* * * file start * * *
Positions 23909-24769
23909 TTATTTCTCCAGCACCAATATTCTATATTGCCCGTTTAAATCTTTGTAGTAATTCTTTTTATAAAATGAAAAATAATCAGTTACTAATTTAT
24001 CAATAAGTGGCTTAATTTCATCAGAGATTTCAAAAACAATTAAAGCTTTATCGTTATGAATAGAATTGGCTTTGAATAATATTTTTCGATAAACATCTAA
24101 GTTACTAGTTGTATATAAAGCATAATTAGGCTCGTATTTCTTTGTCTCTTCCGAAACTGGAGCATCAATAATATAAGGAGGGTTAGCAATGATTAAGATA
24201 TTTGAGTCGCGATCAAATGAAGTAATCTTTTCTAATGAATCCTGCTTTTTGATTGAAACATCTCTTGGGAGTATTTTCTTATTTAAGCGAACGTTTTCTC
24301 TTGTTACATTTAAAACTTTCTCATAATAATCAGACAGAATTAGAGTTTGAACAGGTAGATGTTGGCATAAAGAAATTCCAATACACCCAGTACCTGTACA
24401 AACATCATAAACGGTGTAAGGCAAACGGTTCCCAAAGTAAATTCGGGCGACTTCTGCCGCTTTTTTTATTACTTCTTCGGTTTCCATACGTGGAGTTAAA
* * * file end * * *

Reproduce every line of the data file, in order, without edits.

Positions 23909-24769
23909 TTATTTCTCCAGCACCAATATTCTATATTGCCCGTTTAAATCTTTGTAGTAATTCTTTTTATAAAATGAAAAATAATCAGTTACTAATTTAT
24001 CAATAAGTGGCTTAATTTCATCAGAGATTTCAAAAACAATTAAAGCTTTATCGTTATGAATAGAATTGGCTTTGAATAATATTTTTCGATAAACATCTAA
24101 GTTACTAGTTGTATATAAAGCATAATTAGGCTCGTATTTCTTTGTCTCTTCCGAAACTGGAGCATCAATAATATAAGGAGGGTTAGCAATGATTAAGATA
24201 TTTGAGTCGCGATCAAATGAAGTAATCTTTTCTAATGAATCCTGCTTTTTGATTGAAACATCTCTTGGGAGTATTTTCTTATTTAAGCGAACGTTTTCTC
24301 TTGTTACATTTAAAACTTTCTCATAATAATCAGACAGAATTAGAGTTTGAACAGGTAGATGTTGGCATAAAGAAATTCCAATACACCCAGTACCTGTACA
24401 AACATCATAAACGGTGTAAGGCAAACGGTTCCCAAAGTAAATTCGGGCGACTTCTGCCGCTTTTTTTATTACTTCTTCGGTTTCCATACGTGGAGTTAAA